FIRST IT was the debacle of Healthcare.gov, the botched ObamaCare website, that dominated coverage of the Affordable Care Act's rollout. The new insurance exchanges were a disaster — technical malfunctions, frozen screens, interminable wait times, error messages, lost data. President Obama had promised that the new system would make getting health insurance as easy as shopping online — "the same way you'd shop for a plane ticket on Kayak or a TV on Amazon," he'd said. What he delivered instead, as Democratic Senator Max Baucus predicted months ago, was a "huge train wreck."
Last week that train wreck grew huger.
Hundreds of thousands of Americans are being notified that their health insurance policies will be cancelled, notwithstanding Obama's endlessly repeated assurance that "if you like your health care plan, you'll be able to keep your health care plan." But that claim, voters now realize, was also untrue.
As NBC News reported on Monday, "the administration knew that more than 40 to 67 percent of those in the individual market would not be able to keep their plans, even if they liked them." ObamaCare regulations promulgated in 2010 were designed to force millions of consumers into getting more comprehensive, more expensive, insurance coverage than they want or need. Yet over and over the president insisted that wouldn't happen — a falsehood so egregious it earned "four Pinocchios" from the Washington Post's fact-checker. And that was before Obama's trip to Faneuil Hall last week to scapegoat "bad-apple insurers" for selling Americans health-care plans they liked.
Remember Joe Wilson, the South Carolina congressman who yelled "You lie!" during Obama's health-care speech to Congress in 2009? His outburst was inexcusably rude. But in retrospect, it looks increasingly prescient.
Which shoe will be the next to drop? What other ObamaCare promise will voters discover was bogus? Perhaps it will be the claim that the president's health law won't add "one dime to our deficits — either now or in the future." Or the rosy pledge that it will lower premiums for the typical family by $2,500 per year. Or the vaunted assurance that it will "bend the cost curve downward." Or all of them.
But will it make any difference?
Complaints that politicians tell lies are as old as politics — and so, most of the time, is the public's willingness to live with those lies. Nearly all of us say we don't like being deceived by elected officials, but even brazen liars are routinely reelected. Polls consistently find that members of Congress have a rock-bottom reputation when it comes to ethical standards — in a recent Gallup survey, only 1 in 10 Americans gave Congress a high rating for honesty— yet the vast majority of congressmen seeking reelection are successful. Candidates preceded by a reputation for mendacity and insincerity get elected to the White House: Think of "Tricky Dick" Nixon or "Slick Willie" Clinton.
On the whole, society tends to be more tolerant of politicians who break their word or fail to keep a promise than of businesses that do so. Consider the CEO of Southwest Airlines, Gary Kelly, who has been adamant in recent years about not charging passengers for baggage. "Bags Fly Free" has been a mainstay of Southwest's advertising. "I don't want to be waffling on this," Kelly told an interviewer last year. "We're not going to charge bag fees, no way." In a conference call in April, he underscored the point: "Our brand includes 'bags fly free.' Period."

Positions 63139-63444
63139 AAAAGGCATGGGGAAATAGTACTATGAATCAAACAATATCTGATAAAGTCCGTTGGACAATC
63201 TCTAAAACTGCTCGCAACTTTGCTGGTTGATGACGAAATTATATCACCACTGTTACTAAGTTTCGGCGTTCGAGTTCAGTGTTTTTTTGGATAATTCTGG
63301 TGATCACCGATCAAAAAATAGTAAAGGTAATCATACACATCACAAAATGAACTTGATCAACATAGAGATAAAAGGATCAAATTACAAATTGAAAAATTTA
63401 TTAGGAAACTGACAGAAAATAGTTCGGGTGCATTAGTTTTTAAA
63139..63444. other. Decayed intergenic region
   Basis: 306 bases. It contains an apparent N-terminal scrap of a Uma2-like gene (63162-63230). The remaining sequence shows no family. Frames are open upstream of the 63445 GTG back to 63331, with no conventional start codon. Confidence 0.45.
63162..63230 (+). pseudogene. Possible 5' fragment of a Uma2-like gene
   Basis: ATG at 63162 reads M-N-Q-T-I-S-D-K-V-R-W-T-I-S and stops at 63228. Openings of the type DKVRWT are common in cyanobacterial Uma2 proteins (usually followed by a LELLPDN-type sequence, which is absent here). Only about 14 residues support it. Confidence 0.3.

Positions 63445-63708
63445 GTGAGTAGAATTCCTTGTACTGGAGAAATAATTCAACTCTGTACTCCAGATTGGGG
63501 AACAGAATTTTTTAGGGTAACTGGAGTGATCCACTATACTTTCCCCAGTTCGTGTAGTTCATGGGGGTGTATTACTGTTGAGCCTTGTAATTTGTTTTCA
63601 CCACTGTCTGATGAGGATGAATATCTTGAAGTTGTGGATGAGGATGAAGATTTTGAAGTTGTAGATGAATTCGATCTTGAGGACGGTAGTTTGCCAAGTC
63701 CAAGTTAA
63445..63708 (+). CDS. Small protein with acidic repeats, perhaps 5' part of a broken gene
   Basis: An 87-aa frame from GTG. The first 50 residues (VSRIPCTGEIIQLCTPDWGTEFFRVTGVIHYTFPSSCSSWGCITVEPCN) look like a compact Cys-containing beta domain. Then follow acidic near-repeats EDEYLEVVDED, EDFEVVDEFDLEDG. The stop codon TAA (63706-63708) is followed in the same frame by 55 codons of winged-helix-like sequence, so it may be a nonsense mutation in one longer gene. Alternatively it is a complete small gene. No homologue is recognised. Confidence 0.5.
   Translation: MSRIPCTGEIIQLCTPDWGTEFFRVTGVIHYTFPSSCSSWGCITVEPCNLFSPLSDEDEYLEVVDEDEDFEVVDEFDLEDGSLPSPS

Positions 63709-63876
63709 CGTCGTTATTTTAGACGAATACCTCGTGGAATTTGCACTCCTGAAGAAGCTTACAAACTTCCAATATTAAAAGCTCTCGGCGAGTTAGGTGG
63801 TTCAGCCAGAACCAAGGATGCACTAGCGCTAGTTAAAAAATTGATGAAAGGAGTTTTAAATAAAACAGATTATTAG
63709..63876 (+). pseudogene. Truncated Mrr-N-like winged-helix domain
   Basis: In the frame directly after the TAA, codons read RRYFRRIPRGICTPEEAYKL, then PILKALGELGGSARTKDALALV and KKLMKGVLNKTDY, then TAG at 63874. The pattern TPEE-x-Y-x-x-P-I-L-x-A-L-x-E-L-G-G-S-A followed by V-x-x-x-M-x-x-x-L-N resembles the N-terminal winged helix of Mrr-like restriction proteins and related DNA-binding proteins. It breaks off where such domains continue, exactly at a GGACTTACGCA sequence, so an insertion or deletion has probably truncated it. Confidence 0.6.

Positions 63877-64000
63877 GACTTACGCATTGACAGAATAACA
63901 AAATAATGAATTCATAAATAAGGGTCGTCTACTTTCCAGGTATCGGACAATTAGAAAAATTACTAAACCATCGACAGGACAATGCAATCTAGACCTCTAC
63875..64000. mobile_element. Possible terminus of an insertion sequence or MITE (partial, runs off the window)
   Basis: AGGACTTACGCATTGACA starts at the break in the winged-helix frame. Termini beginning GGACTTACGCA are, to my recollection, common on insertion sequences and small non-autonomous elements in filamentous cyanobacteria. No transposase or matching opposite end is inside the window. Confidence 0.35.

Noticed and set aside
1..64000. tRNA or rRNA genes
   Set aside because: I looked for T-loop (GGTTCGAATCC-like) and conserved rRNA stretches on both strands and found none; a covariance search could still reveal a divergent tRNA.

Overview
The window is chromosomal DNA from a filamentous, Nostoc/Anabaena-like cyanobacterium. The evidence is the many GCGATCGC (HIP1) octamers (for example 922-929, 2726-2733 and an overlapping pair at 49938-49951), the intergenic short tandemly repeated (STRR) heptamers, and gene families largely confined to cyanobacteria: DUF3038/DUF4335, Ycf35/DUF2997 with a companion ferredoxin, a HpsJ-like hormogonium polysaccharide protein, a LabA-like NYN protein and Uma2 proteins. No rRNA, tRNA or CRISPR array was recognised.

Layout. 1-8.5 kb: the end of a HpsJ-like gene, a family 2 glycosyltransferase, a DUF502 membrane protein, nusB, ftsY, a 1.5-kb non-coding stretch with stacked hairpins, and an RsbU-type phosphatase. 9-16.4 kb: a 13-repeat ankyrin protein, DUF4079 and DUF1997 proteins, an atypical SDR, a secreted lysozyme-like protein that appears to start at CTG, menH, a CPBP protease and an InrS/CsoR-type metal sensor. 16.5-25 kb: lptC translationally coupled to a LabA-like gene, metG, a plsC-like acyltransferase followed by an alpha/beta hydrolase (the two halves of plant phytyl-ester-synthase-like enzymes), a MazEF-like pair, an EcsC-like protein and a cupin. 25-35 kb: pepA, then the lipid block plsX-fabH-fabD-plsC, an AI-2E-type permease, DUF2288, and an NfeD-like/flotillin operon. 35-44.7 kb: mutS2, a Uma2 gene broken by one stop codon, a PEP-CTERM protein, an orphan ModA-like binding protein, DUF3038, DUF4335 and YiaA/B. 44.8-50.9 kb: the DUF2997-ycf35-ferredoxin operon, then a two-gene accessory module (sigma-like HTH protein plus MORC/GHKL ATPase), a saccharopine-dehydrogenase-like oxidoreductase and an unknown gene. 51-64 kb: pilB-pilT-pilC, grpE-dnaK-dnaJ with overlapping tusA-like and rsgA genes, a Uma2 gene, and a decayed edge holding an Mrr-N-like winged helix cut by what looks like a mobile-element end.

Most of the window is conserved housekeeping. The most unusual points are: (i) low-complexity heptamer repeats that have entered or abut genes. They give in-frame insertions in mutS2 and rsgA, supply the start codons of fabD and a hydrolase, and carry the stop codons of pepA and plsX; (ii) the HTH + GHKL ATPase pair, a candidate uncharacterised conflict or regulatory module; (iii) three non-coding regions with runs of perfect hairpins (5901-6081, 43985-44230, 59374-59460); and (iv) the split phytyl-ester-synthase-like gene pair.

Representative Joe Wilson blurts "You lie!" during President Obama's health-care speech in 2009. His outburst was certainly rude. It was also prescient.
So it made news when Kelly hinted this month that Southwest's policy may change, if the company concludes that passengers will accept "an à la carte approach." Business leaders, like politicians, would rather paint a 180-degree reversal as an evolution, not a broken promise. But Kelly knows his margin for error is precarious. Unlike politicians, he and Southwest are answerable to the marketplace, where the penalty for deceiving customers or betraying shareholders can be swift and ruthless. No corporate executive would dare to be as cavalier about consumers' expectations as the White House has been with regard to the promises the president made about ObamaCare.
If Obama were the CEO of a private company, writes George Mason University economist Don Boudreaux, "he would be sued, publicly lambasted by all the major media, perhaps hauled before an admittedly grandstanding Congressional committee, and possibly prosecuted, convicted, fined, or even imprisoned for fraudulent misrepresentation." But politics isn't the marketplace, and politicians are held to a different standard. We entrust elected officials with far too much power, then routinely fail to hold them accountable when they abuse that power and betray our trust.
Ultimately the only solution to the problem of faithless politicians is to put less faith in politicians. For as government gets bigger, citizens get smaller — and public servants become impossible to control.
(Jeff Jacoby is a columnist for The Boston Globe).
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